4. Confer with experienced legal counsel. In consultation with counsel, all matters related to the property’s value as of the revaluation date and appropriate legal and valuation grounds for an appeal will be discussed, and a go-forward strategy will be formulated.
  5. Decide whether to attend an informal meeting or to appeal to the Board of Assessment Appeals. Often, factual errors or mistakes may be corrected during an informal meeting with the assessor or his/her representative(s). The formal appeal process, however, begins with filing a written appeal with the Board of Assessment Appeals.  Unless extended, the deadline to do so is February 20, 2022, although an appeal should be prepared well in advance of the deadline.  Except in unusual circumstances, you will lose the ability to challenge the October 1, 2021 assessment if a timely appeal to the Board is not filed.
  6. Once the Board issues its decision, decide whether to appeal to the Superior Court. If a property owner remains dissatisfied with the Board’s decision, the only recourse is to appeal to the Superior Court. A court appeal must be filed within two months of the Board’s decision, or the right to appeal is lost.

As with any contested administrative or court proceeding, the decision as to whether to pursue a tax appeal should not be made lightly.  A thoughtful, critical analysis of whether an appeal is essential will usually result in a financial benefit to the property owner, whether an appeal is ultimately pursued or not.

Once an appeal is underway, the property owner and counsel must work as a team to prepare a compelling presentation to the Board and if necessary, to the Court, utilizing fact and expert witnesses, and documentary evidence to establish that the municipality’s value is excessive, and that the taxpayer’s proposed value is correct.

Wisconsin: System for paying for local government is broken. The state Legislature needs to find ways to fix that.

What is the fairest and most efficient way for citizens to pay for police and fire protection, safe streets, libraries, parks and other public services cities provide?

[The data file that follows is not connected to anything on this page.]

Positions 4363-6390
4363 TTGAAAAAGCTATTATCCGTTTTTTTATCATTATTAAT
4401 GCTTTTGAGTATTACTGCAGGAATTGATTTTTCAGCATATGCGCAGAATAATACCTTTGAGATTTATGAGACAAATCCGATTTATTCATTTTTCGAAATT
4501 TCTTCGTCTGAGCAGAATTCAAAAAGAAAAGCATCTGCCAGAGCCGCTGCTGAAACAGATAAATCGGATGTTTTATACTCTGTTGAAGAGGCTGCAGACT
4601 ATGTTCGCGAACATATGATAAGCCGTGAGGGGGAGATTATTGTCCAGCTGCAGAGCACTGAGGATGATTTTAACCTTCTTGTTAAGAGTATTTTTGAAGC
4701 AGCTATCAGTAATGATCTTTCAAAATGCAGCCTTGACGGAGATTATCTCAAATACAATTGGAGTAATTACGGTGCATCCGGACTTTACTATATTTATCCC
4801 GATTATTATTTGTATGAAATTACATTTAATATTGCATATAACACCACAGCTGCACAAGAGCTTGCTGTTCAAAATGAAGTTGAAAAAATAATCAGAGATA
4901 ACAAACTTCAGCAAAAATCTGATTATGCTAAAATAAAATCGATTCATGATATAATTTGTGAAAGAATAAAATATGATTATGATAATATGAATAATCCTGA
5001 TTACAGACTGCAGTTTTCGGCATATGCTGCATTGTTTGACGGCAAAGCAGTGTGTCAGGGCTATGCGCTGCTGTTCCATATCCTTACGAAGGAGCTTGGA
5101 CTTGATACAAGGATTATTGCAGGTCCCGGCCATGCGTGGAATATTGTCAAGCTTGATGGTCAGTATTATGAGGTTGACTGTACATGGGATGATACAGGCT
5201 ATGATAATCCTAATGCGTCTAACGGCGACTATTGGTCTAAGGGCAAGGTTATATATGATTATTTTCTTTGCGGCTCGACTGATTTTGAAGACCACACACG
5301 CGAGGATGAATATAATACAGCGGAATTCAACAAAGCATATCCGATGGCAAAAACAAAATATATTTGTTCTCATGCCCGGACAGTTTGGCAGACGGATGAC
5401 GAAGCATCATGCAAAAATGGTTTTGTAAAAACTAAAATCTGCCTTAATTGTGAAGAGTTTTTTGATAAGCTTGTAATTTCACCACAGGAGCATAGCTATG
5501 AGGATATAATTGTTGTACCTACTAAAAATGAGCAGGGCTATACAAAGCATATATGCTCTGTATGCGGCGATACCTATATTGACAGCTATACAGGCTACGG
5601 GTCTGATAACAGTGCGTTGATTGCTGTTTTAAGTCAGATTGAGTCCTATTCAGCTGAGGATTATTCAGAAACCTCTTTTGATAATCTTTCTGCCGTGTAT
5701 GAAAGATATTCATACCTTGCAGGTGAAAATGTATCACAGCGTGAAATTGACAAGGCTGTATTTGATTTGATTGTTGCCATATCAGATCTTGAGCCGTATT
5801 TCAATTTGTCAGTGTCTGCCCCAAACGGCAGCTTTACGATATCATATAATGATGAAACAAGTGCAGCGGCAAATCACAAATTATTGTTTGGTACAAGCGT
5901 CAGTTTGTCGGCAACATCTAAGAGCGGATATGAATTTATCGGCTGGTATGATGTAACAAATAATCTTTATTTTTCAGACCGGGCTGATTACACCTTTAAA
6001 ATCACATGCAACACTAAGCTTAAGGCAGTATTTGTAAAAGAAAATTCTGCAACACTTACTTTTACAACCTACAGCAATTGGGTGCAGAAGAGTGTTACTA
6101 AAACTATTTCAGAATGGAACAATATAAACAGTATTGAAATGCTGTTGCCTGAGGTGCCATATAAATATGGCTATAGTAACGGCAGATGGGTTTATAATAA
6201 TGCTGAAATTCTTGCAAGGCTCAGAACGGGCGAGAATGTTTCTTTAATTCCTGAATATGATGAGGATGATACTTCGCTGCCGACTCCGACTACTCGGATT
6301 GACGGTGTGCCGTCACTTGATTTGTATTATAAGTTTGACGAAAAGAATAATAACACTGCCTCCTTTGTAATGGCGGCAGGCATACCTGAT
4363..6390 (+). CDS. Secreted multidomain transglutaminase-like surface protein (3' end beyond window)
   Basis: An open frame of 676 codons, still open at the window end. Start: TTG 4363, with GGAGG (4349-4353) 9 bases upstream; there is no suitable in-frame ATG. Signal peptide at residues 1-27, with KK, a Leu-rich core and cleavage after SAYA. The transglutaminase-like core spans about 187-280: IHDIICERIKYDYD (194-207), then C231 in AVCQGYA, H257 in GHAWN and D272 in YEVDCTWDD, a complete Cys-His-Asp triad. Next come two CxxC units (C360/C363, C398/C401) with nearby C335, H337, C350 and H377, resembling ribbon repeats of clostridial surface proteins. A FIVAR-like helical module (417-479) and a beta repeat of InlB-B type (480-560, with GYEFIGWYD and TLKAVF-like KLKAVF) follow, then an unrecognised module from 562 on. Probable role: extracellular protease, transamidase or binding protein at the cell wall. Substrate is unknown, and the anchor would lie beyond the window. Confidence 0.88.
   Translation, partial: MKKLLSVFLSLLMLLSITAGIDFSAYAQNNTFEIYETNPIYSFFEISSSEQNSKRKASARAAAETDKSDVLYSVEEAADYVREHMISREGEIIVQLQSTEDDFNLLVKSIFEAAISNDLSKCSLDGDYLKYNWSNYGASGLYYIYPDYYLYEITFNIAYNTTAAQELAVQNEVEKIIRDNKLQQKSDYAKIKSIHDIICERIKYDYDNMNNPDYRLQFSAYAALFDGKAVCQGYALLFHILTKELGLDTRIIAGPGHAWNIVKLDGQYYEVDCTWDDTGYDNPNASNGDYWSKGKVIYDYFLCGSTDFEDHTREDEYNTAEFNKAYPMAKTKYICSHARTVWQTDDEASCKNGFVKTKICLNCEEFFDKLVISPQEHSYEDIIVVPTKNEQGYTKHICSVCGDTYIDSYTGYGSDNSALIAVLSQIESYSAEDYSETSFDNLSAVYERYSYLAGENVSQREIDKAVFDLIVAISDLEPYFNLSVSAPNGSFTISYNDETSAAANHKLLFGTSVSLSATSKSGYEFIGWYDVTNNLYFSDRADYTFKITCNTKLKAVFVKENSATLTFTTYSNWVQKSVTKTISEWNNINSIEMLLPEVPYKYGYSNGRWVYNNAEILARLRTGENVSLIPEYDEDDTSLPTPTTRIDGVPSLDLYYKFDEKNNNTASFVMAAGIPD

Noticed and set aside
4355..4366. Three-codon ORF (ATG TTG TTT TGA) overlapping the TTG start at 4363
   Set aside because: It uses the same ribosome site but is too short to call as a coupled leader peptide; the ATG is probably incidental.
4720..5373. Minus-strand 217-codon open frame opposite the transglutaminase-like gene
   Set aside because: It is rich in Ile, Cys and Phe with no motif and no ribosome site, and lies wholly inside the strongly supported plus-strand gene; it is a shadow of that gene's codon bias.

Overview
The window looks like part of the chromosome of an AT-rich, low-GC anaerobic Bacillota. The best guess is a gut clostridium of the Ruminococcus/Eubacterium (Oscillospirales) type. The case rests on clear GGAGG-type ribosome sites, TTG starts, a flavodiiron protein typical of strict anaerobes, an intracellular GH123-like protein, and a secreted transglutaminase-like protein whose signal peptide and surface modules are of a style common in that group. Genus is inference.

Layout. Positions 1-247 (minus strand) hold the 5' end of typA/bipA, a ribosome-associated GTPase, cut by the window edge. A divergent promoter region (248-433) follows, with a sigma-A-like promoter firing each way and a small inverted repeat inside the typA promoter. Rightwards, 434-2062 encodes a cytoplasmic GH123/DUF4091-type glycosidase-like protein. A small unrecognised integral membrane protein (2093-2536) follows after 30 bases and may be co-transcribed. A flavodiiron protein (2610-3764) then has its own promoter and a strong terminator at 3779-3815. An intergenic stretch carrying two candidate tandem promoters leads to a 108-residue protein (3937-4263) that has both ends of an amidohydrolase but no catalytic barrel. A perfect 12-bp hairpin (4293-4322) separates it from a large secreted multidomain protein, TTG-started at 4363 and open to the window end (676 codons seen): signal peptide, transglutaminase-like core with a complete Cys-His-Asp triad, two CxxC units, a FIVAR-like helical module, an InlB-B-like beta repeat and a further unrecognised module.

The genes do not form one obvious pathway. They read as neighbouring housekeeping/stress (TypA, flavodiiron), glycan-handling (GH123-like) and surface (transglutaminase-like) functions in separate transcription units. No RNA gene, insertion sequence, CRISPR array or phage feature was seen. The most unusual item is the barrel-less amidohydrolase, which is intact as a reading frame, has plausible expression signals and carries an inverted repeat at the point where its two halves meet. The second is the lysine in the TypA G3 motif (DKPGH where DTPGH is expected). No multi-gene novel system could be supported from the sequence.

This is the real question University of Wisconsin-Madison professor Manuel Teodoro indirectly raised in his recent commentary urging elimination of the long-standing practice of municipal water utilities making payments in lieu of taxes – what are known as PILOTs – to municipalities. But Teodoro is mistaken in calling for an end to PILOTs in the absence of making any other changes to how municipalities are funded.

A review of PILOTs needs to be part of a broad overhaul of municipal finance in general.

Water utility PILOTs are allowed by state law for several reasons that weren’t acknowledged by Teodoro:

  • PILOTs ensure that tax-exempt properties contribute at least minimally to the cost of police and fire and other municipal services they receive. While tax-exempt properties pay no property taxes, they do pay municipal water utility charges. PILOTs are a way for municipalities to spread the cost of public services more fairly and broadly, and thereby provide relief to property taxpayers. In some communities, such as La Crosse, 50% of the real estate in the city is exempt from taxation and contributes nothing to the cost of general municipal services beyond the PILOT included in the water utility bill.
  • PILOTs provide the municipality, as the owner-operator of the water utility, with a dividend in return for the considerable investment the city or village makes and risk the community incurs in establishing the utility.
  • Municipal utility facilities are located on land within the municipality that could otherwise be privately developed with the owners paying property taxes.